Stress Vulnerability Model of Coping


I thought this month I'd blog about the Stress/Vulnerability Model of 

Often our busy lives are filled with juggling many balls in the air at 
the same time and making multiple decisions (sometimes simulatenously!). 
Many of us would probably consider ourselves able to cope with a fair 
bit of stress before we start to notice that we are maybe not coping as 
well as we thought we were (e.g. we may start to feel run down, start to 
get symptoms of the flu or maybe become a bit more irritable with our 
loved ones that we would normally be). We may initially notice that we 
are making little mistakes (when we otherwise wouldn't) or that 
increasingly we start to feel overwhemled or that we are not coping.

Everyone has a stress threshold. Sometimes it is OK for some people to 
go above their stress threshold and they don't feel great, but they 
otherwise cope (especially after some sleep, good food and general self 
care!). Sometimes people will go above their stress threshold and below 
it (almost like a wave with peaks and troughs). This is to be expected 
with the highs and lows of life. However, if they continue to operate 
above their stress threshold, with no respite and sustained or 
increasing levels of stress, then their functioning and overall mental 
health will start to decline.

It is worth saying that when some people have risk factors for 
vulnerability to stress or mental illness (such as family history, poor 
coping or social skills/networks, communication problems, substance use 
issues, major life stressors, work/study problems, etc), then they need 
to be even more mindful of the impact of stress on their overall health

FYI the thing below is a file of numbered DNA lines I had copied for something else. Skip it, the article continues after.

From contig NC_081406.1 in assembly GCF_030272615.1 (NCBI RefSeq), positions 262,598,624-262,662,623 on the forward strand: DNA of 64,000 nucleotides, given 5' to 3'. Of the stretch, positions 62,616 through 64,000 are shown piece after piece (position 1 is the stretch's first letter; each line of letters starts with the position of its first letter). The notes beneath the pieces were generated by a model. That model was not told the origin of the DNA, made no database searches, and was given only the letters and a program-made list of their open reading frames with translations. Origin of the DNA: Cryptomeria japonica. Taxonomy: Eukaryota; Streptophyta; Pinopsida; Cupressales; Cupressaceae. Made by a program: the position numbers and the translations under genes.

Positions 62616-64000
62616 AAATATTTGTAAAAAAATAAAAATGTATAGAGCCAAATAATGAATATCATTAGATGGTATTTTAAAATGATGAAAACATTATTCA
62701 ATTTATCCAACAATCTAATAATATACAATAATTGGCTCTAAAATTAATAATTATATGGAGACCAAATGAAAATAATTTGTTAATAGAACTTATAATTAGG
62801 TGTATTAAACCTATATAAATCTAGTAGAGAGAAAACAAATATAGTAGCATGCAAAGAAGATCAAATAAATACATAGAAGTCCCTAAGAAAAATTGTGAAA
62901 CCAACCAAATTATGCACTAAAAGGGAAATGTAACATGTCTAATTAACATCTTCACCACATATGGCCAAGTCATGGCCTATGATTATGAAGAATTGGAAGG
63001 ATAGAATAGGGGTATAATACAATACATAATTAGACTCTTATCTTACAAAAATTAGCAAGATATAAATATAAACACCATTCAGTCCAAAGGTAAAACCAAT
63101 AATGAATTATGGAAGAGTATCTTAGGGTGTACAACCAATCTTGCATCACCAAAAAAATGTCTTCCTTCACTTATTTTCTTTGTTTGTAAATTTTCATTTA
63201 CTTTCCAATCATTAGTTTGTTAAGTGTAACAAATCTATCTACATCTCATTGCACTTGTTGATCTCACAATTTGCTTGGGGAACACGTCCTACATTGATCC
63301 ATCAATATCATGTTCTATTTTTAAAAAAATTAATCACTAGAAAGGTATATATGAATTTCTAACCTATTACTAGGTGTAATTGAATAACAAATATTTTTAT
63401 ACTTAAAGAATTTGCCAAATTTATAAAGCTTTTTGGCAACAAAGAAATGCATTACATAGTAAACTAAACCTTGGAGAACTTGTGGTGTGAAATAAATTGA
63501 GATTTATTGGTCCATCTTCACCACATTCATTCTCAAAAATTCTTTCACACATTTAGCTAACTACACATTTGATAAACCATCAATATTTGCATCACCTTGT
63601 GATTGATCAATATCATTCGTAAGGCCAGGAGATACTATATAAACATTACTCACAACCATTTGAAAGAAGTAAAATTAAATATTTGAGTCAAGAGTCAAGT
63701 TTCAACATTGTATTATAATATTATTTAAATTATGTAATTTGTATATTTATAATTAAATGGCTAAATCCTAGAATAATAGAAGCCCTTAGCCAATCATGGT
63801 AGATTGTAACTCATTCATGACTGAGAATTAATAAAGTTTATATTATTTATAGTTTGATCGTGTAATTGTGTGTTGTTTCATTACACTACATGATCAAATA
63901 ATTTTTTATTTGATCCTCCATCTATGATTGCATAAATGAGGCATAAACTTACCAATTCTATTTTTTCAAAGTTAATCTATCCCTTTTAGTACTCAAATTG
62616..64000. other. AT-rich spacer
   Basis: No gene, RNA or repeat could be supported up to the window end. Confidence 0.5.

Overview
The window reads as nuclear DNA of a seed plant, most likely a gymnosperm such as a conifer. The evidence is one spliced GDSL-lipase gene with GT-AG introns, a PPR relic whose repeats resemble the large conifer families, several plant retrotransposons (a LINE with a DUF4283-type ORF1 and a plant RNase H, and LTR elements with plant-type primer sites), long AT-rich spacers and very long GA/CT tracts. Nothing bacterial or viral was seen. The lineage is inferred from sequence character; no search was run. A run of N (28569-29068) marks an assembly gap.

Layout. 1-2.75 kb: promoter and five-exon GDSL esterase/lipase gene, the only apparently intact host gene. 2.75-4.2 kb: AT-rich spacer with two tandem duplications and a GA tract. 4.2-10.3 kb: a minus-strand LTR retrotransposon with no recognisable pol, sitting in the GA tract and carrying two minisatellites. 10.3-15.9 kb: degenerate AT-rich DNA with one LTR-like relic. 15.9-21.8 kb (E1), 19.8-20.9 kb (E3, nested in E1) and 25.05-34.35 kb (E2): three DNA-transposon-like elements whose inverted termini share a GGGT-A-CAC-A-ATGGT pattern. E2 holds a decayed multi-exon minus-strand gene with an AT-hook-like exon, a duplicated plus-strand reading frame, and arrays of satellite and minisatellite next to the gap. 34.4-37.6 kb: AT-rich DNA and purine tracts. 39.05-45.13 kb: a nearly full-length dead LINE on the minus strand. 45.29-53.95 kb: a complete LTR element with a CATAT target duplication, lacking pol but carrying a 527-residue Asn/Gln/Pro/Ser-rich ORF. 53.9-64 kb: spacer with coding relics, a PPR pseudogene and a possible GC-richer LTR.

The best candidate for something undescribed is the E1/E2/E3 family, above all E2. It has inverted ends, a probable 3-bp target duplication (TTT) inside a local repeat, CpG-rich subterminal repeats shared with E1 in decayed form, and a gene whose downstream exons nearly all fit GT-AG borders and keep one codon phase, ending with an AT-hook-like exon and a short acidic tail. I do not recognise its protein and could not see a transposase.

and wellbeing.

The stress/vulnerability model of coping invites us to get to know our 
stress threshold and to track or be mindful of when we have been 
operating above our threshold in a sustained or unhealthy way. When this 
occurs, and before our mental health starts to be impacted, it is worth 
upping our protective factors (especially if we are susceptible to the 
above mentioned risk factors). Protective factors include:

- Good physical health or exercise
- Good communication skills and reaching out to people in the social or 
support network
- Good diet/nutrition
- Developing good coping or distress tolerance skills
- For some medication or talking therapy
- Adequate sleep and relaxation exercises

So if you are experiencing high levels of stress at the moment, maybe 
slow down for a moment and reflect on how sustainable this is (or 
whether it would be a better idea to maybe practice some self care and 
enhance the protective factors for your mental health and wellbeing).

If you want to explore specifically how the stress vulnerability model 
of coping may apply to your life, or even if you just want to talk 
through some of the issues that you have been stressed about lately, 
please email me at and we can arrange a 
time for you to come and speak with me in person.

Take care,
Sarah Joy

Speak Your Mind